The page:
Originally Posted by Shaun, UK
I agree with your last point, I think Apple have hit the nail on the head with the iPad. I use mine while I'm sitting in the living room relaxing. I use it to surf the web, read personal emails, read eBooks and play a few games mostly. In contrast I use my Mac to run my business. Nothing to heavy but I wouldn't use the iPad to do that kind of stuff.
I don't think I'm all that unique in the way that I use my iPad. Maybe "toy" is juvenile - it's an entertainment device shall we say. Which as you say is probably what most people use their computers at home for anyway but its nice to wind up all the radical fanbois on here once in a while. It stops them howling at the moon instead.
Well, the thing is, "running a business" generally involves managing emails, scheduling, accounts, payments, orders, assets, possibly a web presence, payroll, records, various forms, etc.
There's nothing in that list that isn't well within the capabilities of an iPad. In terms of actual computing horsepower, they're trivial. For certain things a keyboard is handy, but those are available for the iPad as well.
Even if your specific preferred software isn't yet available, that's not a structural problem with the iPad, it's just a matter of the newness of the platform. With the speed at which the iPad is moving into various markets, new business software is coming online daily. Arguably the biggest hole is Office, but rumor has it that's on the way (and MS would be foolish not to, even if they wait until after their Windows 8 version is shipping).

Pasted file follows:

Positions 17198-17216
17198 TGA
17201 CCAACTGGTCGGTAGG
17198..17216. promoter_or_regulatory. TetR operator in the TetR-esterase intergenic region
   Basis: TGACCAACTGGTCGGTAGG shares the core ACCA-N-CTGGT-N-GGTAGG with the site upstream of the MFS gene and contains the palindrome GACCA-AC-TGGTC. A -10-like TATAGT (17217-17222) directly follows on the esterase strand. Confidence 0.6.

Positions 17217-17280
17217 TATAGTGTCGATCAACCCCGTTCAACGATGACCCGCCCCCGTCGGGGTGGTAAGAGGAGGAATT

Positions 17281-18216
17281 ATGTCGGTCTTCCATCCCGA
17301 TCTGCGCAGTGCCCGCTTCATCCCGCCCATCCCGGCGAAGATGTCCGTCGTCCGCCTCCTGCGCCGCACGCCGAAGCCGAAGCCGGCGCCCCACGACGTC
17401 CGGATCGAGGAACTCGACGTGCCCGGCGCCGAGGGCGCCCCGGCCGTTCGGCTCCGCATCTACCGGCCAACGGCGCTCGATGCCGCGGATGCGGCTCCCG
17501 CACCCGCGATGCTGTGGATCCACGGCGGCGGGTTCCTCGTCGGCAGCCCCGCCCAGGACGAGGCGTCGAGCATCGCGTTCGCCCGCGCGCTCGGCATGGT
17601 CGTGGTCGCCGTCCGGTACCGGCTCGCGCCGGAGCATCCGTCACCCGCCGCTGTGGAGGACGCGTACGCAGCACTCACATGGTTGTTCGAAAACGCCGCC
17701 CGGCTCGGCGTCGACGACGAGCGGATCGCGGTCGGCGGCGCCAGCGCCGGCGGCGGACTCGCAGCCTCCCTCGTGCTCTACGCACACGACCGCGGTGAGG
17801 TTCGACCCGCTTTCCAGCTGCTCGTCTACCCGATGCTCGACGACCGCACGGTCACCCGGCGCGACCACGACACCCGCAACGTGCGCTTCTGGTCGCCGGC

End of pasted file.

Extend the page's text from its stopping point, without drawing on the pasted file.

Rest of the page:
Even within the specific feature sets of a given iPad port of a given software title the same principle applies as what I'm claiming for computers-- that for instance Office is vastly more powerful and unwieldy than most users want or need, and an iPad version, while almost certainly less expansive than its desktop counterpart, will nevertheless probably satisfy the majority of the use cases. I suspect that's true of a whole raft of software titles-- tablet ports are going to focus on what's really needed, and discard several generations of feature bloat. At which point people start wondering the same thing they wonder when they start using their iPad for a lot of tasks formerly done on desktops or laptops-- "Why did I need all that extra stuff"?